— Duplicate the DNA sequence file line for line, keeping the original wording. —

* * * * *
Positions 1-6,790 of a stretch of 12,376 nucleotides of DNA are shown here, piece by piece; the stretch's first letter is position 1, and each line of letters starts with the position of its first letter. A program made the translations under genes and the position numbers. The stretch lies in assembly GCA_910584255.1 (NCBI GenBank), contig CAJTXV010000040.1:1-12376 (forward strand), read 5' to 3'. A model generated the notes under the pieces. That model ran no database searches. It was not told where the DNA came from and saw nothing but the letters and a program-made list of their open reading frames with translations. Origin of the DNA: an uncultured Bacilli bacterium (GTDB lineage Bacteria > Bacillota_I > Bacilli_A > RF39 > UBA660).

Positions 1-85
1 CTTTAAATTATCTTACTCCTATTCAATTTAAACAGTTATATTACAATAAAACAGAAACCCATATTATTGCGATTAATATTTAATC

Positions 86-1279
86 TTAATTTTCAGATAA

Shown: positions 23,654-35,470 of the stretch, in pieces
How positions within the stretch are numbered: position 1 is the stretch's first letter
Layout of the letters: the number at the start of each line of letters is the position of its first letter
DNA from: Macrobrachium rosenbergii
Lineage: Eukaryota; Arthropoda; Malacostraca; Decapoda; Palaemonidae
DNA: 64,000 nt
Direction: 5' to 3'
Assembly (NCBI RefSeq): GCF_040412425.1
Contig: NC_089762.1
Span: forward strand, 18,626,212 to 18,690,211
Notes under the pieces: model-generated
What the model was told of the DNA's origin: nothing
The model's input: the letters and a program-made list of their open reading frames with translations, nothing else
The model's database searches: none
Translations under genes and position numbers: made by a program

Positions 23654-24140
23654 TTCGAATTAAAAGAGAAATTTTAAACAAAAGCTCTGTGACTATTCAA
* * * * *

Positions 1-6,790 of a stretch of 12,376 nucleotides of DNA are shown here, piece by piece; the stretch's first letter is position 1, and each line of letters starts with the position of its first letter. A program made the translations under genes and the position numbers. The stretch lies in assembly GCA_910584255.1 (NCBI GenBank), contig CAJTXV010000040.1:1-12376 (forward strand), read 5' to 3'. A model generated the notes under the pieces. That model ran no database searches. It was not told where the DNA came from and saw nothing but the letters and a program-made list of their open reading frames with translations. Origin of the DNA: an uncultured Bacilli bacterium (GTDB lineage Bacteria > Bacillota_I > Bacilli_A > RF39 > UBA660).

Positions 1-85
1 CTTTAAATTATCTTACTCCTATTCAATTTAAACAGTTATATTACAATAAAACAGAAACCCATATTATTGCGATTAATATTTAATC

Positions 86-1279
86 TTAATTTTCAGATAA

Shown: positions 23,654-35,470 of the stretch, in pieces
How positions within the stretch are numbered: position 1 is the stretch's first letter
Layout of the letters: the number at the start of each line of letters is the position of its first letter
DNA from: Macrobrachium rosenbergii
Lineage: Eukaryota; Arthropoda; Malacostraca; Decapoda; Palaemonidae
DNA: 64,000 nt
Direction: 5' to 3'
Assembly (NCBI RefSeq): GCF_040412425.1
Contig: NC_089762.1
Span: forward strand, 18,626,212 to 18,690,211
Notes under the pieces: model-generated
What the model was told of the DNA's origin: nothing
The model's input: the letters and a program-made list of their open reading frames with translations, nothing else
The model's database searches: none
Translations under genes and position numbers: made by a program

Positions 23654-24140
23654 TTCGAATTAAAAGAGAAATTTTAAACAAAAGCTCTGTGACTATTCAA